Effective Practices to Increase Employee Engagement
To increase productivity levels, organizations now focus more on the human side of productivity than ever before. In an economy that requires businesses to be agile and adaptable, leaders know that improved technology is not the sole answer to having teams that work better or faster.
Increasing productivity by creating an environment where employees want to give more to the organization and are happy to do so is the desired sate. But how can organizations get employees to give more?
It is often done by treating employees with respect and considering them to be an equal partner in the employment relationship. Employment should be viewed not as an employee privilege but as a business contract that requires a ‘win-win’ outcome. This is accomplished when organizations adopt and execute on the principles of inclusiveness and mutual benefit.
In short, employees can be encouraged to give more to their employers when the organization demonstrates three qualities of engagement: Transparency, responsiveness and partnering.
Transparency refers to a situation where an organization and its leaders are open, honest and forthcoming with information. Responsiveness occurs when an organization and its leaders actively listen to employees, solicit their feedback, and show commitment to taking action in a timely manner. Partnering is where an organization and its leaders recognize that employees are equal partners and investors in the business.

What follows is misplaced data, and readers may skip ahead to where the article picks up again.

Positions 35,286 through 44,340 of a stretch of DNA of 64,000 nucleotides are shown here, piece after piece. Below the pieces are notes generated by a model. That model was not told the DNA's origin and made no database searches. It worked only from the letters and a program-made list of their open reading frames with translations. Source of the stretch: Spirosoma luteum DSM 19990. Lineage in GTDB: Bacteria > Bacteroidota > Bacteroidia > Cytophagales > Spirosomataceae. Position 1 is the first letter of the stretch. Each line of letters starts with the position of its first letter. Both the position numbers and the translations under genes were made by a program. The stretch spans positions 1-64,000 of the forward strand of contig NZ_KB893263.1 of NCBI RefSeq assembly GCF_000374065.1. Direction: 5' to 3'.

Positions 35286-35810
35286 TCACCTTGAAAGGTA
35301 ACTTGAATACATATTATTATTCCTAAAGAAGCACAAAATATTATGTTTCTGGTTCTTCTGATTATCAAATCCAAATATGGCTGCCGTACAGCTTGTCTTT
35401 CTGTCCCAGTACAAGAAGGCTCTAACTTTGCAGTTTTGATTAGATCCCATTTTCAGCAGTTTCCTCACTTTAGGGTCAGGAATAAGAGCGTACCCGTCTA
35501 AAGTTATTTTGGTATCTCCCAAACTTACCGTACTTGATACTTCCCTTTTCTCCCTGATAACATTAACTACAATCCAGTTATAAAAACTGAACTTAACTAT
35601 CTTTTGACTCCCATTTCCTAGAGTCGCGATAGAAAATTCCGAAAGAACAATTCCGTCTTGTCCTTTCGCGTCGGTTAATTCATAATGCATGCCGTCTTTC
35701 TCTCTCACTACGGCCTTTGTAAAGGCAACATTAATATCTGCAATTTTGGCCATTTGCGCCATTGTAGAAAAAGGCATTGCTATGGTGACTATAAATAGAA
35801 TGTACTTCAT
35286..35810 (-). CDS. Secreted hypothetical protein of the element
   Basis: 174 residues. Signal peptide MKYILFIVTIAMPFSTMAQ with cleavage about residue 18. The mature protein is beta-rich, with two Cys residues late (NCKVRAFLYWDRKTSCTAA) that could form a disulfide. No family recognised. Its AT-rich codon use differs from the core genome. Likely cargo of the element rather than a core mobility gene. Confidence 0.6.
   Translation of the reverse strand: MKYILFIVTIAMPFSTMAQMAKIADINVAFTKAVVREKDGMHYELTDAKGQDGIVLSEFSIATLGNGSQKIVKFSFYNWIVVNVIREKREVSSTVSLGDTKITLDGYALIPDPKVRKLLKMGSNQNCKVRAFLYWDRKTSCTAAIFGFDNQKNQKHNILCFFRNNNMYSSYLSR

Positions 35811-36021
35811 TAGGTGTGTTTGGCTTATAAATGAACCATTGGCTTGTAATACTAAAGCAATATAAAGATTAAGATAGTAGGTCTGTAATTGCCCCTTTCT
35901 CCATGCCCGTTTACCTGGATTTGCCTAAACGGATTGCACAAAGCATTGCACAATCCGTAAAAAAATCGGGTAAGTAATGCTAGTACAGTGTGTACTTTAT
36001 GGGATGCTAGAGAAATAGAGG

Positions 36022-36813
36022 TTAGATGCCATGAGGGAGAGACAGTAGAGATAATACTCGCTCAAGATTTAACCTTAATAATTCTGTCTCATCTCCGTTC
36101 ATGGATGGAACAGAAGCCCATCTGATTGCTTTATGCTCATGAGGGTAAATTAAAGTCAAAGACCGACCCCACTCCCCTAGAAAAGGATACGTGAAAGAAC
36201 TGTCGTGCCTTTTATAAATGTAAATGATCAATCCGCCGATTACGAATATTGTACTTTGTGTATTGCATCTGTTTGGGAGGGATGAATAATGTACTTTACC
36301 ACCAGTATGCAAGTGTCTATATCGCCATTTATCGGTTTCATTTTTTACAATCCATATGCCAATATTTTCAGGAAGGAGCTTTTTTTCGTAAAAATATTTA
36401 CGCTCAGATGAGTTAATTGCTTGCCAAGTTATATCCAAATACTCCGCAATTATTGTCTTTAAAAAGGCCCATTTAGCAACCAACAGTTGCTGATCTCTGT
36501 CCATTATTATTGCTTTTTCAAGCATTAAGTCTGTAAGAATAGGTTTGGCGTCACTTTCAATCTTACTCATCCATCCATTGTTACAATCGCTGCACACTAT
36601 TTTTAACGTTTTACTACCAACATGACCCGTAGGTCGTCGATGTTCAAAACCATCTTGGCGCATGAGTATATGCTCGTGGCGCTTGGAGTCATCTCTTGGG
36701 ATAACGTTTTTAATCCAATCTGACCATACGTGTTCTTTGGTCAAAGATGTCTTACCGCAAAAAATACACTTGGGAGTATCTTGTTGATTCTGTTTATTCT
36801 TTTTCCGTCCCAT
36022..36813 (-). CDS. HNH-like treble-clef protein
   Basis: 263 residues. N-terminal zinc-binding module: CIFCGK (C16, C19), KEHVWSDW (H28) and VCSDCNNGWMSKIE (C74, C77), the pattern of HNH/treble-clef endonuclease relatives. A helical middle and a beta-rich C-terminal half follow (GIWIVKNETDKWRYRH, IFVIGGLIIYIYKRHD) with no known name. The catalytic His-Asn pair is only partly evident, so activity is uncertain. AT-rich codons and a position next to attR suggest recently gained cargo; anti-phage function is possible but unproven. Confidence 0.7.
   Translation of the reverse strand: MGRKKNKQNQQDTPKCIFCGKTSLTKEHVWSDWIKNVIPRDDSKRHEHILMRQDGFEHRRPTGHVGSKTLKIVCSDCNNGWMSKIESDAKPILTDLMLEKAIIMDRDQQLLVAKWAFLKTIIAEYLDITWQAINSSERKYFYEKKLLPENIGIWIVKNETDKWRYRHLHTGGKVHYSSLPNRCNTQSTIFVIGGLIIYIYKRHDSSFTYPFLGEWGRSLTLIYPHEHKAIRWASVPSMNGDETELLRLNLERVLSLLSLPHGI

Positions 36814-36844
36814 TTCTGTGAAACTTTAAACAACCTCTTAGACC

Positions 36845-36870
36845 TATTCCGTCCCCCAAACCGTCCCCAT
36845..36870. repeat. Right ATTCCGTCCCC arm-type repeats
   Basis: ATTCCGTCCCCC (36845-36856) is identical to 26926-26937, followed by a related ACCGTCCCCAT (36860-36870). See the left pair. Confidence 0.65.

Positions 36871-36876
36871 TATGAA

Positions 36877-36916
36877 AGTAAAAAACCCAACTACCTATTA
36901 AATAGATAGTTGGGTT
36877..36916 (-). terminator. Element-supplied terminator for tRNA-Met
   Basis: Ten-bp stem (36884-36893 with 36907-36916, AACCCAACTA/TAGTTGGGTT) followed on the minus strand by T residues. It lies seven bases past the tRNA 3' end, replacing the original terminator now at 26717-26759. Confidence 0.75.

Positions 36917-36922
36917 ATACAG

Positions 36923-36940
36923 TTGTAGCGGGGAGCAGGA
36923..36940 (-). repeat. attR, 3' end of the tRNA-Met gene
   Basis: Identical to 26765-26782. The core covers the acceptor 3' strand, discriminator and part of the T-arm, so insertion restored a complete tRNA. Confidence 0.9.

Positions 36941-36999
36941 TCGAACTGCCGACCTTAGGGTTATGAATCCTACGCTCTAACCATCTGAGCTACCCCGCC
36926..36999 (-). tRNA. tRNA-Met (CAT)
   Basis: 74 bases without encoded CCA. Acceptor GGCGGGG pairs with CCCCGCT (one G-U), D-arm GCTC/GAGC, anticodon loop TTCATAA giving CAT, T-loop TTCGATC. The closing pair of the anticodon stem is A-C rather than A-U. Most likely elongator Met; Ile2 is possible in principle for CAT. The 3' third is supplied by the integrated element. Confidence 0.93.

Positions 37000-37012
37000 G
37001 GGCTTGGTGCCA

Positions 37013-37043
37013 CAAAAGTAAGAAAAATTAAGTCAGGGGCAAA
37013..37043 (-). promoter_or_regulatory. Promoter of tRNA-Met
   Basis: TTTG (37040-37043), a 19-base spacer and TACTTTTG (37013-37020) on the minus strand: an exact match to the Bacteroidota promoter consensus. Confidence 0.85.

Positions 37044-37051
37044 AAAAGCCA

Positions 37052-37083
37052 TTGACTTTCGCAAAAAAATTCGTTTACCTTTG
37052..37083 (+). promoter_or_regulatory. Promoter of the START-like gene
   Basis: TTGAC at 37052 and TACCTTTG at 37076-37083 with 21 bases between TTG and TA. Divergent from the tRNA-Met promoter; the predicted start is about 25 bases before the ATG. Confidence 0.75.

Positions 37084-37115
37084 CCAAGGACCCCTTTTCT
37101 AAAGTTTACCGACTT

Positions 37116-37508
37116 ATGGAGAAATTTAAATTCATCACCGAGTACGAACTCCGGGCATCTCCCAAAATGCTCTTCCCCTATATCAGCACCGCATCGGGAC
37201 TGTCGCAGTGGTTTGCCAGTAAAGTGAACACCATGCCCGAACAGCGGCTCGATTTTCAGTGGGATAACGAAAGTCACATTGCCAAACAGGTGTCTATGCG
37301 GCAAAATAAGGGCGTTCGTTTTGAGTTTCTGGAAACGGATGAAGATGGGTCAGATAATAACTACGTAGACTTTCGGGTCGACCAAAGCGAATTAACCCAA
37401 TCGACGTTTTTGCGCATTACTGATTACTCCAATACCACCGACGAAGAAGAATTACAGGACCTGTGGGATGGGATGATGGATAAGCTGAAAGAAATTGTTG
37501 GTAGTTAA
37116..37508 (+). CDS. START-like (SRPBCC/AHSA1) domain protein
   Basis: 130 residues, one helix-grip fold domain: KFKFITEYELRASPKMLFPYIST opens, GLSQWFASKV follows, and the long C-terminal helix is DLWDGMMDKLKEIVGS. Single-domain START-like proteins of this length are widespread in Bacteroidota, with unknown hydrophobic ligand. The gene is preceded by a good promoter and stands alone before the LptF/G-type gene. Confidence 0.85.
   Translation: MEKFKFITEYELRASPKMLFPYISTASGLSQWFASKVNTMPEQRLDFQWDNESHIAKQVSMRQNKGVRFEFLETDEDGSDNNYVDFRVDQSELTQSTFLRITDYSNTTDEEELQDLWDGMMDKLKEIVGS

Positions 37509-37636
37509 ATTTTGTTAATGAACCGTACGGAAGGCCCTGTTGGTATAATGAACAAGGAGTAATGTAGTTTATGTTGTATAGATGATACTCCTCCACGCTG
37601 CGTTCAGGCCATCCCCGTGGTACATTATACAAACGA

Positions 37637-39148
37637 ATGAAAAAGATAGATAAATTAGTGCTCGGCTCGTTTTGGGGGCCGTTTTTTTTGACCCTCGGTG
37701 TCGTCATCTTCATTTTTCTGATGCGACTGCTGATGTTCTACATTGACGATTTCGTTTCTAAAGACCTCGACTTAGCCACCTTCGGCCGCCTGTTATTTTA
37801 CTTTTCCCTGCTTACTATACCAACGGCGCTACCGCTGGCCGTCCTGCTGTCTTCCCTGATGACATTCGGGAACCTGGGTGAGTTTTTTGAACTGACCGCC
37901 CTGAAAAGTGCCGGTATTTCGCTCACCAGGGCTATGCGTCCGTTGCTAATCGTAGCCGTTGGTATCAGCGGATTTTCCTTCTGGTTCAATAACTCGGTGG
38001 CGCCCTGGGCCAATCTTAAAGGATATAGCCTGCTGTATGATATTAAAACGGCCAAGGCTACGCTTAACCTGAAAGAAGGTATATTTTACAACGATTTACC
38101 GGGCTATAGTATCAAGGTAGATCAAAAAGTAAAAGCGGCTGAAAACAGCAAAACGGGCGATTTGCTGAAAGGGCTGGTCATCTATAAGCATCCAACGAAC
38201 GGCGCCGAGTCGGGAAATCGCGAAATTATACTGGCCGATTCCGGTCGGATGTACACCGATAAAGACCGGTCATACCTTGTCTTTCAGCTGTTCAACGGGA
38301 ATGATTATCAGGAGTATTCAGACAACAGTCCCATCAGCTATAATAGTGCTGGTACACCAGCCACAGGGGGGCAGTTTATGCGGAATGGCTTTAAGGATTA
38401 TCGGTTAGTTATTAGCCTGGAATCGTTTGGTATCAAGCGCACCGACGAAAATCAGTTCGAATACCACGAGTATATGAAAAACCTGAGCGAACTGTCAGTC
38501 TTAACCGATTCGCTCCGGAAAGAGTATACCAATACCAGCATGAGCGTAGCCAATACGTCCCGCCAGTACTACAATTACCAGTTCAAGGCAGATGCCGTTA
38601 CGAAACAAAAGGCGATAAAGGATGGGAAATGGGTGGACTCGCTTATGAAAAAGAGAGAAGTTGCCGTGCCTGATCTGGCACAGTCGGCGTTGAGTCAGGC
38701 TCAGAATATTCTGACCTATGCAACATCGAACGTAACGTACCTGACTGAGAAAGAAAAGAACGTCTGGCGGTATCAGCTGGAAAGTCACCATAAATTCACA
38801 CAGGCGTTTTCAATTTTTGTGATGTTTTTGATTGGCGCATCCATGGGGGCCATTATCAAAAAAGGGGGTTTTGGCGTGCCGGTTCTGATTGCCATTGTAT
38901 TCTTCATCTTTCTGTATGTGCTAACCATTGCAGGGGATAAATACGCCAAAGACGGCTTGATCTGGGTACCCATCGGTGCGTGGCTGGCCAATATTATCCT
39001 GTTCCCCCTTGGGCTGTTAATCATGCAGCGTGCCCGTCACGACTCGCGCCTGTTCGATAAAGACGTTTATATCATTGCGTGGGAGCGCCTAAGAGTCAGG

Analysing Engagement Risks & Opportunities
The following is an example of how one of our clients demonstrated engagement with a multigenerational perspective. In this particular case, certain scores within the employee engagement survey were unsatisfactory to senior leadership.
The organization set out to examine key issues in order to identify the root causes of the scores and to analyse whether or not the different generational cohorts held different opinions.
The organization then created a short quantitative survey based upon three key areas that were identified as areas of risk. The organization also held confidential focus groups divided along generational cohorts. We prepared a report detailing strengths and risks – including recommendations for programs and strategies at low, medium and high levels of complexity.
The qualitative and quantitative data that was gathered from these activities reflected a change in the corporate culture. The perception and behaviour change was divided differently along generational lines. Surprisingly, the leadership learned that the older generational cohorts were feeling less recognized than younger generations.
These results allowed for greater focus on key areas of risk and an improvement in employee engagement across all generations through focused activities and solutions that addressed employees’ needs.